Will HTML 5 and IPv6 Find Their Way into Malware Attacks in 2010?
Cyber-criminals have no shortage of incentive to innovate, so perhaps it is not really surprising to see new technologies get wrapped up in malicious activity.
Perhaps the best example of the year is Conficker, which used the MD6 cryptographic hash function in some of its variants. At the time, MD6 was brand-new, and its use by Conficker is widely considered to be the first public implementation of MD6. Looking ahead, some researchers are expecting more of the same in 2010--except it will be HTML 5 and IPv6 starring in the role of the abused new technology.
"HTML 5 offers some increased capabilities for mashup applications to perform cross-domain communications," said Dan Cornell, CTO of Denim Group. "This is helpful for creating functionality, but can open applications up to attack. In addition, HTML 5 allows Web developers to store more information locally via the browser--this functionality is new and relatively untested."
HTML5 also allows Websites to register themselves as "protocol" and "content" handlers, creating situations where users might unintentionally send sensitive data to untrusted third-party sites, he said.
"As with many new technologies, Web application developers need to understand the security implications of the technologies they are implementing and use techniques such as threat modeling to identify potential weaknesses and vulnerabilities before they deploy new applications," Cornell said.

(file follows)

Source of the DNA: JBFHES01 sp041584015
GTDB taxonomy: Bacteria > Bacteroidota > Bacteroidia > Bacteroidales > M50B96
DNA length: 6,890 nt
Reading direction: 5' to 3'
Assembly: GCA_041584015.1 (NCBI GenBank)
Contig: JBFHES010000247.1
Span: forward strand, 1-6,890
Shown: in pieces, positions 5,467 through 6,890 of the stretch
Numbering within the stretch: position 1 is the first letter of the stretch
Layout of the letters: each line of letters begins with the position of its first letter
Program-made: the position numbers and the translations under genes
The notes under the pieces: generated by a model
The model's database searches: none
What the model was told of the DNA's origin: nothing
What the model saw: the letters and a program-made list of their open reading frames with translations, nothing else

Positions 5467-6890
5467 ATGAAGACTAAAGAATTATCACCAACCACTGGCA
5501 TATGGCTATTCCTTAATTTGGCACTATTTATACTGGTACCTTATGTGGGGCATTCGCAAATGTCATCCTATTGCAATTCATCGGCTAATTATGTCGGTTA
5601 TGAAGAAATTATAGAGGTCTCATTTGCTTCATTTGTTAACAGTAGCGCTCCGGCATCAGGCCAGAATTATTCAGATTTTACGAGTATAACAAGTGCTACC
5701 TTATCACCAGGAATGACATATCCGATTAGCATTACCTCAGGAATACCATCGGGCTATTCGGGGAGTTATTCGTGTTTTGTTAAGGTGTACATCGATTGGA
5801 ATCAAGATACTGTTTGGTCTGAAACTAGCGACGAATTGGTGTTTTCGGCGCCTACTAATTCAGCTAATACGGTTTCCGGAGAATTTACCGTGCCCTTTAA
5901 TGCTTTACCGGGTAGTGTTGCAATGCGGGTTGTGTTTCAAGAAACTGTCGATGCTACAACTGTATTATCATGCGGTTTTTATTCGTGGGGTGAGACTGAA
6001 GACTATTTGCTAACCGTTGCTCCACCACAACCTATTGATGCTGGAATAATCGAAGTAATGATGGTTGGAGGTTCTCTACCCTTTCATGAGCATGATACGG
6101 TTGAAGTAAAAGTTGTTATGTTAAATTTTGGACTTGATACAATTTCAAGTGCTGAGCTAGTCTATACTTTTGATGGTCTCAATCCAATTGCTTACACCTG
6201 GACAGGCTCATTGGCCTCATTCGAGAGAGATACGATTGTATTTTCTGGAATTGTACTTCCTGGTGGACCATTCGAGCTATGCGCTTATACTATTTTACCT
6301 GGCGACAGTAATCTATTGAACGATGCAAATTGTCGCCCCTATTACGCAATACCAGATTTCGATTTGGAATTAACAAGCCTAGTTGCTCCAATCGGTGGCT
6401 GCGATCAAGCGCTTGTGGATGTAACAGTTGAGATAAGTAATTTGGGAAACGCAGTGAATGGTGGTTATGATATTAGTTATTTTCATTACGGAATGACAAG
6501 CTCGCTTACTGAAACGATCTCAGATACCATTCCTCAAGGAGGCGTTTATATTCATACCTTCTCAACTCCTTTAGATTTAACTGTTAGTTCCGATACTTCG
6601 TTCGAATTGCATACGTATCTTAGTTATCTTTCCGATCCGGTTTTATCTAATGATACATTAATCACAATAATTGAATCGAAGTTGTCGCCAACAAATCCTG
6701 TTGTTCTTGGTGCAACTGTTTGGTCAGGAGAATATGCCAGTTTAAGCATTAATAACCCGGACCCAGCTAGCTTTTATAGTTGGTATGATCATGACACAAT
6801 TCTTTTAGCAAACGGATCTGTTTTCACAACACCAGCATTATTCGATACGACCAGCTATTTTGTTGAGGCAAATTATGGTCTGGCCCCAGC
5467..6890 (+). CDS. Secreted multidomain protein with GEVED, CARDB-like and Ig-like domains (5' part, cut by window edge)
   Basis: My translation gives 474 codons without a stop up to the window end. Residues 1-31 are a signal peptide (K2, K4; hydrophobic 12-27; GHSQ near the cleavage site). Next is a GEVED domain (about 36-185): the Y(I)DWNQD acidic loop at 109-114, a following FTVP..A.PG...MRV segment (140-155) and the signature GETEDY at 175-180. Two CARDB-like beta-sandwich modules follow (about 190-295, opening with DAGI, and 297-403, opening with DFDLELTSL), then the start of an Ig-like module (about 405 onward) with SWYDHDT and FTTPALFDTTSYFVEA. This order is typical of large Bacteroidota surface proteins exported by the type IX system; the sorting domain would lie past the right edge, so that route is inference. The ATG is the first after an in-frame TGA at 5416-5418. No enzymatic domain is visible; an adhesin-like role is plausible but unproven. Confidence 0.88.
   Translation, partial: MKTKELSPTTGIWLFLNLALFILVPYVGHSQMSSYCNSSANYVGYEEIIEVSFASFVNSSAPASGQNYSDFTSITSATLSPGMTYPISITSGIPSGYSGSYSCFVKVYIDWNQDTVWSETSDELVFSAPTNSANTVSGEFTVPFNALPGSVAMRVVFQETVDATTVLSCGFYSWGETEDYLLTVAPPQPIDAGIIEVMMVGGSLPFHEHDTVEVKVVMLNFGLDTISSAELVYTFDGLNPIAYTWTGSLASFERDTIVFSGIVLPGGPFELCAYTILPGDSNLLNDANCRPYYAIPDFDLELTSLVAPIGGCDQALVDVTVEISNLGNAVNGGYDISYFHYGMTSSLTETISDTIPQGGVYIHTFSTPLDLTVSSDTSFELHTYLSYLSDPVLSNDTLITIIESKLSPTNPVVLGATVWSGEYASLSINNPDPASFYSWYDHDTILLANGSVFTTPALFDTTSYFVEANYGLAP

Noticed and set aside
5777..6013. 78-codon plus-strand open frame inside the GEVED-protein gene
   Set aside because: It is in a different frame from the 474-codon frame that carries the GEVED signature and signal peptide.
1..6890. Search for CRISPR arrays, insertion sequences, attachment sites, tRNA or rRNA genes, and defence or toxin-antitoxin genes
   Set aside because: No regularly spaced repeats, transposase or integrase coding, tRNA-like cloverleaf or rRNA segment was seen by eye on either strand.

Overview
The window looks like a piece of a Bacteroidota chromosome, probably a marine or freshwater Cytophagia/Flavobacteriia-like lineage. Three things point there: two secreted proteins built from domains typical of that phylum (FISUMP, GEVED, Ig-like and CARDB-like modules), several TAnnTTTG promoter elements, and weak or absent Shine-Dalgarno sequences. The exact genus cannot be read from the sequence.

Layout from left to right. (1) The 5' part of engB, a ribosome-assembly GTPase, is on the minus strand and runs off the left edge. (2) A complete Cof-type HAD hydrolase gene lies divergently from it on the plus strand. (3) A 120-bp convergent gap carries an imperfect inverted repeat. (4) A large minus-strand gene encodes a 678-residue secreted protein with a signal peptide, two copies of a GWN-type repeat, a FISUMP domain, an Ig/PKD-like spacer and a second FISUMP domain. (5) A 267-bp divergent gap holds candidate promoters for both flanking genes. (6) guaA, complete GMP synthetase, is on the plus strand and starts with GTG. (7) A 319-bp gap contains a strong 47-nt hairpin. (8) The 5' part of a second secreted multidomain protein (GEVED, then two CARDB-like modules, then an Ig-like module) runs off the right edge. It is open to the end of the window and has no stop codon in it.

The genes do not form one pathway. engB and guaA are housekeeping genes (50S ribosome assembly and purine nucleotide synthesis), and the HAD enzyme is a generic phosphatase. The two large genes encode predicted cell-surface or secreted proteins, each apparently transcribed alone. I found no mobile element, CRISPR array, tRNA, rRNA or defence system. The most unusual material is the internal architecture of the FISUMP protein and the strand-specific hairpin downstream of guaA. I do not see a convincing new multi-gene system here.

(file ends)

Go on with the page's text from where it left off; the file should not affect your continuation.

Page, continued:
Trend Micro had similar thoughts about IPv6, the next-generation Internet protocol designed to take the place of IPv4. In a report entitled "The Future of Threats and Threat Technologies," Trend Micro conceded that the low IPv6 adoption rates make it unlikely that malware will adopt IPv6 in a significant way in 2010, but as users start to show interest in IPv6, that will change.
"Therefore users can expect to find some proof-of-concept elements in IPv6 to fly in 2010," the Trend Micro researchers wrote in the report. (PDF) "Possible abuse includes new covert channels or C&C, but not so much on active targeting of IPv6 address space--at least not in the very immediate future."
How big a factor any of this will be in the security landscape next year is right now anybody's guess, but the predictions, as well as history, are a reminder for developers to stay on their toes.